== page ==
I know I should at least give this 3 stars, or 4 stars. The prose was amazing as ever. But it was such a letdown, and I'm not feeling generous at the moment.
This is the story of Frankie Addams, a 12 year old girl at the end of the summer, about to attend her brother's wedding. I don't know about you, but I feel like Frankie was me when I was 12 years old. I was questioning my place in the world. "She was afraid of these things that made her suddenly wonder who she was, and what she was going to be in the world, and why she was standing at that minute, seeing a light, or listening, or staring up into the sky: alone."
And Frankie, she did all sorts of things during her summer, but she couldn't help but feel that there was something missing. She was restless, and no matter what she did, it wasn't what she wanted to do. Then comes her brother and his fiance, and she falls in love with the couple. Finally, she sees this as an opportunity to leave her hometown and become a part of something, no longer alone
I really liked Frankie's insights (see added quotes). "There are all these people here I don't know by sight or by name. And we pass alongside each other and don't have any connection. And they don't know me and I don't know them. And now I'm leaving town and there are all these people I will never know."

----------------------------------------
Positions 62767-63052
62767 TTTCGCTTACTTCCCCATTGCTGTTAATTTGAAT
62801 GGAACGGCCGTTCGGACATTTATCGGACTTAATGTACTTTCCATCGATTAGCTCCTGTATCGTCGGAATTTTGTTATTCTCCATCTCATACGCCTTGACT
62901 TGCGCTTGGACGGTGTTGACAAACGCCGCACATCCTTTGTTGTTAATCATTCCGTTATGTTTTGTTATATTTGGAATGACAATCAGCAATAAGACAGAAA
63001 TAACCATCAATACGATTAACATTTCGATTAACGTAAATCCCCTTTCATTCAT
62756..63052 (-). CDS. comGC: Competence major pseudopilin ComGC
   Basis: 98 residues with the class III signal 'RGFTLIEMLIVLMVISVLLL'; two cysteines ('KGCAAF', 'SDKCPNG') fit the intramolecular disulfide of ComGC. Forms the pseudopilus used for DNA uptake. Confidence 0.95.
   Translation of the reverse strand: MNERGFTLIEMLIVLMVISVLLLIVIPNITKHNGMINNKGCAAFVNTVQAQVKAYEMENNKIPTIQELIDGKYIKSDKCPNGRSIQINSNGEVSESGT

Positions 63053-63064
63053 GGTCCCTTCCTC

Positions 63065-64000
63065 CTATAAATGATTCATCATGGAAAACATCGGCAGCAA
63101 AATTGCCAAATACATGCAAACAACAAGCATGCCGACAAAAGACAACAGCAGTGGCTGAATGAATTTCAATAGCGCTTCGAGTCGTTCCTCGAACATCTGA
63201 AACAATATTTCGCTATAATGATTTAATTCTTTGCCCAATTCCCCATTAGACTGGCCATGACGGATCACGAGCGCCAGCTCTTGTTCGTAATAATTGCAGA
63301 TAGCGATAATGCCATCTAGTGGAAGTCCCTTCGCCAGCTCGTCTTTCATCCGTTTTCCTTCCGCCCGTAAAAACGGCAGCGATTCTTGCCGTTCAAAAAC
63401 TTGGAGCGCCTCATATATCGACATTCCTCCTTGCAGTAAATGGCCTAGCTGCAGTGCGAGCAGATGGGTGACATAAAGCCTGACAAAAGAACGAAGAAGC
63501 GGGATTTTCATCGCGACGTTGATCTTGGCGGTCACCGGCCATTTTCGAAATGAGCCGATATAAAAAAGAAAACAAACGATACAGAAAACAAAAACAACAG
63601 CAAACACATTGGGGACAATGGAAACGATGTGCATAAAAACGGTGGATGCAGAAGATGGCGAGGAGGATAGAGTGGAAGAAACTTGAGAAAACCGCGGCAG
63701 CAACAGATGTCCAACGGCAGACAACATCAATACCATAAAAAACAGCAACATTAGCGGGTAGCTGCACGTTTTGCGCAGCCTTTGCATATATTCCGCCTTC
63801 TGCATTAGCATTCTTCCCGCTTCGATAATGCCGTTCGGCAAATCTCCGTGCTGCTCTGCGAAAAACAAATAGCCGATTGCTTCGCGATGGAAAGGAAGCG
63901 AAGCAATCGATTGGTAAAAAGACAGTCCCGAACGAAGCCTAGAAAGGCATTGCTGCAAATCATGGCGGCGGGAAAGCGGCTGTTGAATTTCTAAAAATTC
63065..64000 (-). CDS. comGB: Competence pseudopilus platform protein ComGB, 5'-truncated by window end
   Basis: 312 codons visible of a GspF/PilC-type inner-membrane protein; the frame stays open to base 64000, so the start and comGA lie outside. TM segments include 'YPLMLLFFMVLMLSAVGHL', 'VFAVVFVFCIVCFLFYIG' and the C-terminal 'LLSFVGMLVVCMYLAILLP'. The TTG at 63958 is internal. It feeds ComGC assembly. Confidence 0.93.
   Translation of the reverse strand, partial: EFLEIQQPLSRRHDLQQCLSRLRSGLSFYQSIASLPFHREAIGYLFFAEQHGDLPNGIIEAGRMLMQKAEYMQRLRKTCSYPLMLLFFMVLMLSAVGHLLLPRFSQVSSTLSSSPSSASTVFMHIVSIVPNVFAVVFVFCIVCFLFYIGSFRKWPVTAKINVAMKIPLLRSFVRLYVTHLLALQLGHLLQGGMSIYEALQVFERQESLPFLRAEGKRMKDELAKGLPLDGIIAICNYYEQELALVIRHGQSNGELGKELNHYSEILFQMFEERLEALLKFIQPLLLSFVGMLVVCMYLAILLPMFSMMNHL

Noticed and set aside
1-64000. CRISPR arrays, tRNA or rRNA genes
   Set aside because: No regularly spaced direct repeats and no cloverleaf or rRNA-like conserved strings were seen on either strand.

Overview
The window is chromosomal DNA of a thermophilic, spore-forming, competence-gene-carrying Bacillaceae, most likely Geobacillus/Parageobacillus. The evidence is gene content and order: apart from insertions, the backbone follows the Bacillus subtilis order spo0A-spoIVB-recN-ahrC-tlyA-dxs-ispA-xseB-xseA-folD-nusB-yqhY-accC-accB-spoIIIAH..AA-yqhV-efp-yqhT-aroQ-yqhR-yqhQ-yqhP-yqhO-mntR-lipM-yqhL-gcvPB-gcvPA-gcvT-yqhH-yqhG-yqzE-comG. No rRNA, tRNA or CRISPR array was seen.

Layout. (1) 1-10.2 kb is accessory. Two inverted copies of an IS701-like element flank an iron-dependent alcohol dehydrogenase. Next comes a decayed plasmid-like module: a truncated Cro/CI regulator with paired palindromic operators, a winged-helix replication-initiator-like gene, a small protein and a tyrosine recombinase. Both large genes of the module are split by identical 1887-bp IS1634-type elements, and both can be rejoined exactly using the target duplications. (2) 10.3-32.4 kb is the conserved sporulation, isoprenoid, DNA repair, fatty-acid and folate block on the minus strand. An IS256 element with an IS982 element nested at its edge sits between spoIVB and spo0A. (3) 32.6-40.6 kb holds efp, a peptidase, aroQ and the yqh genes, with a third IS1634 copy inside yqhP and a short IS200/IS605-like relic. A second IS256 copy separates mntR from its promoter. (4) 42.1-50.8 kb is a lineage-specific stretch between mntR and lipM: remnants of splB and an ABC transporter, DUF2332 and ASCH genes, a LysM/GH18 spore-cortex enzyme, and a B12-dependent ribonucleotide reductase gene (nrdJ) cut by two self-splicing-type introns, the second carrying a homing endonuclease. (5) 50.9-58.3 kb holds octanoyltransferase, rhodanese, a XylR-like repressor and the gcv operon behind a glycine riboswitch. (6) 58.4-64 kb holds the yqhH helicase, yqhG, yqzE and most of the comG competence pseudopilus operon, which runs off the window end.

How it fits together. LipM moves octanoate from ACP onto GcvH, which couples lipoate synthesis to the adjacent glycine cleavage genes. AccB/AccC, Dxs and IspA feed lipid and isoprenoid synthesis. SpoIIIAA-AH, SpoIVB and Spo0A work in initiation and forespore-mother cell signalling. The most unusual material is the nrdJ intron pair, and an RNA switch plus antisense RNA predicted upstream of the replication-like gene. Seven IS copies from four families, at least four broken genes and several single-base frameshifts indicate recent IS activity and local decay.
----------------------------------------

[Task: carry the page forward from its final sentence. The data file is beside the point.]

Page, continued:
Perhaps this is my favorite quote of them all, because this was exactly what I was contemplating a while back. There are so many people in the world, in my hometown there's at least a thousand, and I will never know most of them. It leaves a queer feeling, that I want to be connected to these people.
But to tell the truth, I thought this was a growing up story. If growing up meant being disillusioned, then Frankie grew up in a most disheartening way
. I felt that the book stopped abruptly, and I'm not a fan of endings where things were going great, but then it didn't and it just stopped. It was a 150-pages book, and I don't know why McCullers would just end like that. It's like she was even more melancholic than when she wrote [b:The Heart is a Lonely Hunter|37380|The Heart is a Lonely Hunter|Carson McCullers|http://d.gr-assets.com/books/1168914678s/37380.jpg|860196]. Look, I want to be inspired, not dejected. Killing off John Henry like that, and Frankie turning into plain Frances and just letting life pass her by. Where's the big epiphany? That life sucks? I was already aware of that.
And I guess my problem also lies in that I liked the melancholy that was The Heart is a Lonely Hunter, and by the time I read The Member of the Wedding I no longer wanted to read another melancholic novel. At least the former novel had redeeming qualities. The Member of the Wedding read too much like The Heart is a Lonely Hunter, with only a "Mick Kelly" as the protagonist.
Sure, it's unfair to judge this book by its predecessor, but I can't help it. The Member of the Wedding is another novel about human isolation, and McCullers already succeeded with [b:The Heart is a Lonely Hunter|37380|The Heart is a Lonely Hunter|Carson McCullers|http://d.gr-assets.com/books/1168914678s/37380.jpg|860196].